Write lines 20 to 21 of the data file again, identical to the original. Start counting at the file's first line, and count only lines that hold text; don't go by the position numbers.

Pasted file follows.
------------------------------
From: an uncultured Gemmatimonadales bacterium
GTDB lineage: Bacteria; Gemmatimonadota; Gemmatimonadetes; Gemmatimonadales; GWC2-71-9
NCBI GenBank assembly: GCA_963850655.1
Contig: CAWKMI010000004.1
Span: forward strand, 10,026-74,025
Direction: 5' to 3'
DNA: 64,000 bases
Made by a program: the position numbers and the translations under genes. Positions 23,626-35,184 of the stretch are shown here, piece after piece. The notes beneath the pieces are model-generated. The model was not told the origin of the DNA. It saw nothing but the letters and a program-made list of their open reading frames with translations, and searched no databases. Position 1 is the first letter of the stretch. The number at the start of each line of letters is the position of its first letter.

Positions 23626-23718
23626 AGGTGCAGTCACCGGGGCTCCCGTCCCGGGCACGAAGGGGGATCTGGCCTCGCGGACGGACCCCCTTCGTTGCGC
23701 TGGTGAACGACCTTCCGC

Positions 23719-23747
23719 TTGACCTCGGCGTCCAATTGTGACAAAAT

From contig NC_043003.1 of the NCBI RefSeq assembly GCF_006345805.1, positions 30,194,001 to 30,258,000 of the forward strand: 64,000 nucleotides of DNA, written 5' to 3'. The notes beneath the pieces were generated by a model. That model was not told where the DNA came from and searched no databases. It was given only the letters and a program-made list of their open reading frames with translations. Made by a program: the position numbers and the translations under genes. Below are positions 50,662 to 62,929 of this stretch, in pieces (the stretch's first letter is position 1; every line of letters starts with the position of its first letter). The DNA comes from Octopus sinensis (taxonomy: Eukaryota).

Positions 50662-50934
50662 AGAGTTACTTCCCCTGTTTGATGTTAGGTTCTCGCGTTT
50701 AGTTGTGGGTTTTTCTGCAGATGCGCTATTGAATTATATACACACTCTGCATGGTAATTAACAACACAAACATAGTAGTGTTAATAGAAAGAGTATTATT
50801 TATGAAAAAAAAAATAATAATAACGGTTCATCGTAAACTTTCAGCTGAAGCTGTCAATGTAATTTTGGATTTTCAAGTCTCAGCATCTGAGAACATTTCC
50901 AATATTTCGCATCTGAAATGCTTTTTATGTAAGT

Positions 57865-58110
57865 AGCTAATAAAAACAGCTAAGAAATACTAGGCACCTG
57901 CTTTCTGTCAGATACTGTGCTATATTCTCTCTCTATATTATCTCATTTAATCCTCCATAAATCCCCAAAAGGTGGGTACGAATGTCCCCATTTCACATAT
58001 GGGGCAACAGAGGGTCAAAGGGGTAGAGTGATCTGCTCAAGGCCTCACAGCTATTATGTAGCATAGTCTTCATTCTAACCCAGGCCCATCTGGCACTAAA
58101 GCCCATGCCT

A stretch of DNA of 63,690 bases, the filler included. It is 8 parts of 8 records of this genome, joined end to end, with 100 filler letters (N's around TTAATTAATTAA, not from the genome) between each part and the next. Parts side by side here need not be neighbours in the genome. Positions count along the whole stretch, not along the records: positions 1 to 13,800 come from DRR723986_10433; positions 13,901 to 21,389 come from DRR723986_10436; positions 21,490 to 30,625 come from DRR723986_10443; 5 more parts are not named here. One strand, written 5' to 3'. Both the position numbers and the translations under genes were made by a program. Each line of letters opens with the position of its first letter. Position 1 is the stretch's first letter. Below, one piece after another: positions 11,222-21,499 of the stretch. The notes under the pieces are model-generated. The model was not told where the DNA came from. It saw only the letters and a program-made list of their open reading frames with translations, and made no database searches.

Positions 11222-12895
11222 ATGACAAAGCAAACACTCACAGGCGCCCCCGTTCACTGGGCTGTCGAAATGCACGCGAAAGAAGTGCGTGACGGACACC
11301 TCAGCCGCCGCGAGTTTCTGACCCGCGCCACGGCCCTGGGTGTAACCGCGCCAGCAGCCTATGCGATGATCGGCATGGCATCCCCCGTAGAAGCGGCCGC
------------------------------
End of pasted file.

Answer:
Positions 57865-58110
57865 AGCTAATAAAAACAGCTAAGAAATACTAGGCACCTG